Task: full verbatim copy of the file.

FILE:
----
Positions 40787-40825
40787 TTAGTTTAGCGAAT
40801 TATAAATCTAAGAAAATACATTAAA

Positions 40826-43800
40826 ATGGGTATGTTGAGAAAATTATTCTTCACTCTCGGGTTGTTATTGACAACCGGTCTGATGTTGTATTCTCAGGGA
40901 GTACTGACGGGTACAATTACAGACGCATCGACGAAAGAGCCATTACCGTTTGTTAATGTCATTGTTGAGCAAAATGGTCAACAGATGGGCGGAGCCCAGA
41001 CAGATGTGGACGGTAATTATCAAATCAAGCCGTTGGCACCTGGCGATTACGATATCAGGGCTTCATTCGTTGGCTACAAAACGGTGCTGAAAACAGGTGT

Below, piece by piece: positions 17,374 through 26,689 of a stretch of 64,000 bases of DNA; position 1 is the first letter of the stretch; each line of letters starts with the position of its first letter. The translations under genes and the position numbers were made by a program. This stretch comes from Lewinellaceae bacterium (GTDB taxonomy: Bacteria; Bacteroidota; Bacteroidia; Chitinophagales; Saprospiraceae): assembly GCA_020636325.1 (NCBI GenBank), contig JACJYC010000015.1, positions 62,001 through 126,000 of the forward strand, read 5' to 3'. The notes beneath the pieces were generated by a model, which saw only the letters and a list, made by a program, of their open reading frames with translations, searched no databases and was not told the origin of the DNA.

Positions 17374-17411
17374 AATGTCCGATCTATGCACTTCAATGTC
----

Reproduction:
Positions 40787-40825
40787 TTAGTTTAGCGAAT
40801 TATAAATCTAAGAAAATACATTAAA

Positions 40826-43800
40826 ATGGGTATGTTGAGAAAATTATTCTTCACTCTCGGGTTGTTATTGACAACCGGTCTGATGTTGTATTCTCAGGGA
40901 GTACTGACGGGTACAATTACAGACGCATCGACGAAAGAGCCATTACCGTTTGTTAATGTCATTGTTGAGCAAAATGGTCAACAGATGGGCGGAGCCCAGA
41001 CAGATGTGGACGGTAATTATCAAATCAAGCCGTTGGCACCTGGCGATTACGATATCAGGGCTTCATTCGTTGGCTACAAAACGGTGCTGAAAACAGGTGT

Below, piece by piece: positions 17,374 through 26,689 of a stretch of 64,000 bases of DNA; position 1 is the first letter of the stretch; each line of letters starts with the position of its first letter. The translations under genes and the position numbers were made by a program. This stretch comes from Lewinellaceae bacterium (GTDB taxonomy: Bacteria; Bacteroidota; Bacteroidia; Chitinophagales; Saprospiraceae): assembly GCA_020636325.1 (NCBI GenBank), contig JACJYC010000015.1, positions 62,001 through 126,000 of the forward strand, read 5' to 3'. The notes beneath the pieces were generated by a model, which saw only the letters and a list, made by a program, of their open reading frames with translations, searched no databases and was not told the origin of the DNA.

Positions 17374-17411
17374 AATGTCCGATCTATGCACTTCAATGTC